Tackling RF Coordination, Miking for the Tony Awards

Courtesy of Pro Sound News 

Firehouse Productions takes on Tony Awards broadcast.

New York, NY (July 18, 2018)—For pro-audio enthusiasts, this year’s annual Tony Awards was notable not merely for the long-awaited return of the Best Sound Design categories after a controversial four-year hiatus, but also for the expansion of the wireless audio options provided to the show by Firehouse Productions (Red Hook, NY/Las Vegas, NV).

The annual telecast, broadcast live on CBS from Radio City Music Hall in New York, featured vocalists Sara Bareilles and Josh Groban as co-hosts. Show lead Simon Welch and RF coordinator Vinny Siniscal of Firehouse Productions opted to use Shure wireless systems for the event as in the past, but this year added eight channels of Axient Digital with ShowLink for Groban and Bareilles, who used ADX2 handheld transmitters with KSM9 condenser mic elements for the show opener; for their lavaliers, both wore the new ADX1M micro-bodypack.

For the rest of the cast, the primary wireless was Shure UHF-R, with 48 channels needed to cover the awards’ many production numbers. All of Firehouse’s 32 UR1M micro-packs were on hand, with handhelds available as needed. In-ear monitoring was exclusively Shure PSM 1000, with 10 mixes available on a total of 32 P10R diversity bodypack receivers.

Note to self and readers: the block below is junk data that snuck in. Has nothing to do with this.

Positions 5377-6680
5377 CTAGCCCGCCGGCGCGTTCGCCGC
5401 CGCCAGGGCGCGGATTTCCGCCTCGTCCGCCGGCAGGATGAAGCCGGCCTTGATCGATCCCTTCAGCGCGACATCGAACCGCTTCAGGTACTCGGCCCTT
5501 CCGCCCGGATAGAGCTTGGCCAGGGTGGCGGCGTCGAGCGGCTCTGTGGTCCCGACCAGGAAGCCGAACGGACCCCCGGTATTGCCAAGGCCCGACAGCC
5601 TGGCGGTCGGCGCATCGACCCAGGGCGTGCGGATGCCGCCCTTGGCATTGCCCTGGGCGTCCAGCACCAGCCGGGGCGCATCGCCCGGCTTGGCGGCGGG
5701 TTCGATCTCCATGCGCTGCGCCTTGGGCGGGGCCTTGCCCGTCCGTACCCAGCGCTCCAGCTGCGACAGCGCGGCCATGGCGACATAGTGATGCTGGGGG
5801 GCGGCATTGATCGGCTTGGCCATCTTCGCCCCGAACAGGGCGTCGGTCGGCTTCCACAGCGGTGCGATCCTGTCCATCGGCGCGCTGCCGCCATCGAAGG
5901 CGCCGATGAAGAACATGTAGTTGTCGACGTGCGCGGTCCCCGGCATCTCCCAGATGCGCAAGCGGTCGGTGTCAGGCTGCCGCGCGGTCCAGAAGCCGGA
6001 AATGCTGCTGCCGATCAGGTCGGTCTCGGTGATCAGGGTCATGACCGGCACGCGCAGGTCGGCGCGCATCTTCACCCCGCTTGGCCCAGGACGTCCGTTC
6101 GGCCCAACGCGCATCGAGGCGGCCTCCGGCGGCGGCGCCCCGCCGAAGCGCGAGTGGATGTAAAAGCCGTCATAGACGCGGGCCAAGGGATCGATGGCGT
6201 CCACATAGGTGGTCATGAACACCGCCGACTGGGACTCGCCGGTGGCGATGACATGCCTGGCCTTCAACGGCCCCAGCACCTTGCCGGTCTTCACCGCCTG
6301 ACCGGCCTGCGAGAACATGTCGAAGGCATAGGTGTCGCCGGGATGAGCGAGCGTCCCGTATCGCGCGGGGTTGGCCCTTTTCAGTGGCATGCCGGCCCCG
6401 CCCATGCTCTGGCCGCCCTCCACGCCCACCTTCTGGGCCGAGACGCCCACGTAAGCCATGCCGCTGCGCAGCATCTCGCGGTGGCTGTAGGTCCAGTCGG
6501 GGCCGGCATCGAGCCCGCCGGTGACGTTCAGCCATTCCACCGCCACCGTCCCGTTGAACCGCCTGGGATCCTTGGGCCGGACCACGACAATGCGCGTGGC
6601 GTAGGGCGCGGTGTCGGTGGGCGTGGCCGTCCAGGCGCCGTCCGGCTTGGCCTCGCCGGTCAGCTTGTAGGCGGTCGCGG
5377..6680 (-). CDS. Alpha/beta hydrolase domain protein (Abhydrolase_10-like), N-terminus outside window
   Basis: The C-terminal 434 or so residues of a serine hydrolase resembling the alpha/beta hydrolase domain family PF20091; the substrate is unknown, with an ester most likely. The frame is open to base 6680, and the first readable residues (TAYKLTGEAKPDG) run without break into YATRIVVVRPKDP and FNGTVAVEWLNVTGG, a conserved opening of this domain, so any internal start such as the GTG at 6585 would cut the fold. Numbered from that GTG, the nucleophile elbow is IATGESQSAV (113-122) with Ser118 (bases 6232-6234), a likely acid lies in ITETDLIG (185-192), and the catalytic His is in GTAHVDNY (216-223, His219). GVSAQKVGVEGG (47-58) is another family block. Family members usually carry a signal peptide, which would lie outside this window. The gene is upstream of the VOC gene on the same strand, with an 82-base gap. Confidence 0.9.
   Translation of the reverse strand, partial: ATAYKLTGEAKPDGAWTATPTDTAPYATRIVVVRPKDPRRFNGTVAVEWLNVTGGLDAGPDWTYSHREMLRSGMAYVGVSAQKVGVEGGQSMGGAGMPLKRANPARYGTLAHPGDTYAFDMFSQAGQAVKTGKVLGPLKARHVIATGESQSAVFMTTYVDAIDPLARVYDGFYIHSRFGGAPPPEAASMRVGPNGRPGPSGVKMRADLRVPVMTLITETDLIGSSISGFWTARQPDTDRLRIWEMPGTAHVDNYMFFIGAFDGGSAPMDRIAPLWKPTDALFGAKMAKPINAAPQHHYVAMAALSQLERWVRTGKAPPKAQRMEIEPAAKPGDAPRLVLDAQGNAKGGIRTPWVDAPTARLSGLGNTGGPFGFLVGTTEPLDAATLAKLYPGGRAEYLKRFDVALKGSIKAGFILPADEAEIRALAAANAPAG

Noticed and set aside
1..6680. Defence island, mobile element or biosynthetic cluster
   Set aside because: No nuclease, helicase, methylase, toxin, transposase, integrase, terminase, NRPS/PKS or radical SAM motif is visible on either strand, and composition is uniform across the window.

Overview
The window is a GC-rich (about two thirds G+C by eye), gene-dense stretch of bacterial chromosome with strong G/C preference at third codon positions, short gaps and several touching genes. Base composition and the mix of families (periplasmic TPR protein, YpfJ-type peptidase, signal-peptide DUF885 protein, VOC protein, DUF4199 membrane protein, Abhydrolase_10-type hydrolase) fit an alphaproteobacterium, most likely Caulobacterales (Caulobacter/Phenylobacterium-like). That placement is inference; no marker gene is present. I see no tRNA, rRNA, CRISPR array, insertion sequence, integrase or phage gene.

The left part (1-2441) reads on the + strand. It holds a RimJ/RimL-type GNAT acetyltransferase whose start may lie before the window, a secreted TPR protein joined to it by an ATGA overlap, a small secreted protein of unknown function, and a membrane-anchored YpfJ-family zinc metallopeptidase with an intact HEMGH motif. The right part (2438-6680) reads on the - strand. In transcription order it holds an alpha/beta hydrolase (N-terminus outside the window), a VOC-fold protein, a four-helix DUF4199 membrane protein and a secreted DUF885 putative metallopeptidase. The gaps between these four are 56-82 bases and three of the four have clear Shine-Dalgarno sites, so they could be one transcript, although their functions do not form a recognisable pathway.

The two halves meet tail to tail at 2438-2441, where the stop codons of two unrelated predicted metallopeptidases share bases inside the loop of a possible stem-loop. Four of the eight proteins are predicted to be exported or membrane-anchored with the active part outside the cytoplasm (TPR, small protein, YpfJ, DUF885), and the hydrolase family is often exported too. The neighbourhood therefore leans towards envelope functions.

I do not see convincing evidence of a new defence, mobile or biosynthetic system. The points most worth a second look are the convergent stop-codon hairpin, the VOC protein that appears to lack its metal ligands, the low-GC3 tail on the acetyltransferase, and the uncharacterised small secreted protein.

Frequency coordination in the middle of Manhattan is always complicated and the ongoing closing of the 600 MHz range hasn’t simplified that matter. With that in mind, Siniscal limited UHF systems to operating below 608 MHz.

“In the aftermath of the FCC auction, it’s important to adjust to having less UHF real estate available, so I’ve been coordinating for the post-600 megahertz world on all my shows this year,” he said. “Even though much of the 600 MHz band is still technically usable, it won’t be for long. We’re now using 1.9 and 2.4 GHz comm systems for that reason, which means our UHF channel count was actually down a bit this year. It also left us more space for TV crews, which is another area we have to consider in doing frequency coordination.”

This year’s antenna system included three diversity reception zones – on stage, backstage, and audience area. In addition, the system included the Shure ShowLink system with Spectrum Manager for full remote monitoring and control of all Axient Digital functions, including interference detection and avoidance. All Shure systems were monitored by Shure’s Wireless Workbench software throughout the show.

Mix duties were handled by veteran engineers, with Ron Reaves at front of house and Tom Holmes handling the broadcast mix. Monitors were mixed by Michael Bove. Assisting Siniscal in wireless was Sisse Jonassen, who works with the A2s to ensure that all performers are properly miked with their assigned channels.

Shure Incorporated • www.shure.com